How to Tell Society to Back Off in the Digital Era
This is how you can prevent social (media) pressure.
Posted Oct 27, 2017
People have always had to deal with outer pressure, whether it’s from family, friends, co-workers, or acquaintances. But, social media has intensified this pressure. Now, with all the different platforms, we are constantly in each other's business. And when someone doesn't post regularly, society takes it as a "red flag."
Social pressure is a part of human development. But aggravates as we enter adulthood. It all starts with marriage expectations. Then, it's when you'll have kids. Then, when you'll have the second child (and God forbid that it's the same gender as the first one!). In which case, when will the girl or boy come along? Which school? Which college? When are the grandkids coming along? And on and on. It's a never-ending cycle.
However, it seems as though social media has turned the heat up for many of these people. With social media, we gain access to the 24/7 of others. What they do, where they eat, who they hang out with, etc. This can make people believe they have VIP access into each other's lives.
Not only this, but we are being constantly exposed to other people’s social media life. Yet, it’s so difficult to remember that what we see on social media is edited. It’s pre-thought. It’s filtered, literally and metaphorically. So, how exactly can we establish a limit in our real-life interactions when our digital lives have unclear boundaries?
Understand social media
Scott B. Kaufman, the host of The Psychology Podcast, had a really interesting episode a few weeks ago, titled "Popularity and Likability." In it, Kaufman interviewed Mitch Prinstein, clinical child and adolescent psychologist and expert on popularity. Not only did Prinstein offer valuable insights on adolescence and likability but also a lot of interesting ideas surrounding social media.
According to Prinstein, social media has come to fill a need that mankind wasn’t even aware it had. This need to know about everyone’s life, and this need to constantly post about your own. Social media has shed light on "a status-seeking phenomenon."
One of the main reasons that millennials experience such high levels of anxiety and depression is due to the constant comparison they self-inflict when browsing through social media. When they browse through picture after picture claiming "fitness inspiration" or "relationship goals," their brains are automatically taking in these edited photos as "normal."
However, when we can understand that social media offers a filtered version of people’s real lives, we are better able to cope with the social (media) pressure. When we understand that a picture doesn’t represent the entirety of their daily lives, but only a small, controlled and filtered fraction that people have carefully selected to let their followers see, anxiety consequently decreases.
Self-awareness is important in all aspects of our lives, but in social media it seems to have an even bigger role. Before, we used to say "think before you talk," now we have to say "think before you post." And that thinking process is what self-awareness is about.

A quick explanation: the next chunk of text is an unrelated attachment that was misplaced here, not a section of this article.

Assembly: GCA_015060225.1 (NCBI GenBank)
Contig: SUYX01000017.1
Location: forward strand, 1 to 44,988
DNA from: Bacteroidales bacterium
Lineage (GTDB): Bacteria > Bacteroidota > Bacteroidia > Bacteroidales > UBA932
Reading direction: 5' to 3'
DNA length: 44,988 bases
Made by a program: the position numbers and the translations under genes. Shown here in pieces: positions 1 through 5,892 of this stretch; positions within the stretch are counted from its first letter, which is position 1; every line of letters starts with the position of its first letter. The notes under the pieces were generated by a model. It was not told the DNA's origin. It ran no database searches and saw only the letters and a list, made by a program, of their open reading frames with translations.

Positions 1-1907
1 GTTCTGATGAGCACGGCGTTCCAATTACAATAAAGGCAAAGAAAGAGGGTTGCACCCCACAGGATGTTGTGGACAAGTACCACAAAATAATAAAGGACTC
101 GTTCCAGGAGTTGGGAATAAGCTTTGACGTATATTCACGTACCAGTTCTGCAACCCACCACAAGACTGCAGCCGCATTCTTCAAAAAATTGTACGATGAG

Self-awareness must be enforced in two important aspects. The first one, when we become aware of our closed one's potential triggers and actively seek ways to avoid posting about these. And, the second one, when we can question our reactions to other people’s digital lives.
Being able to ask oneself important questions such as: why does it bother me that my friends travel so often and I don’t? Why does it annoy me when my aunt shares yet another religious video? Why do I get angry over my college roommate’s rants?
An important self-discovery happens when we open ourselves to asking these questions. We are being curious about our mental states and we are willing to take accountability for our own feelings. I can guarantee that answering those questions will reveal much more about yourself, than about the person who you find annoying.
Set online and offline boundaries
As we increase our self-awareness, we are more able to actively set boundaries. And, in this case, it’s important to set both online and offline boundaries. But, what do these look like? How are they different?
An online boundary can include anything from blocking a person from social media if this person is constantly meddling with your own mental health. Or, turning off notifications on Facebook, so you’re not able to see what they post if they’re constantly sharing information you don’t agree with or find irritating. Or, shut down your account for a few days; I’ve heard of people who have found this alternative quite revealing.
In contrast, an offline boundary has to do with real life. And it can be something as simple as not looking at your phone during sensitive dates or times where your emotions can be triggered. Or, declining to attend a get-together, in order to protect your mental health from those intrusive inquiries.
The reality is, social media isn’t going anywhere anytime soon. And, it has plenty of positive aspects. But, the important thing to remember, as with anything in life, is that the key is balance. Balancing your own mental health with your social life. Balancing your digital persona with your real-life self. Balancing your inner pressures with your outer pressures.
Balance, self-awareness, self-care, and self-love can be the best allies when going up against the monster that social media has become.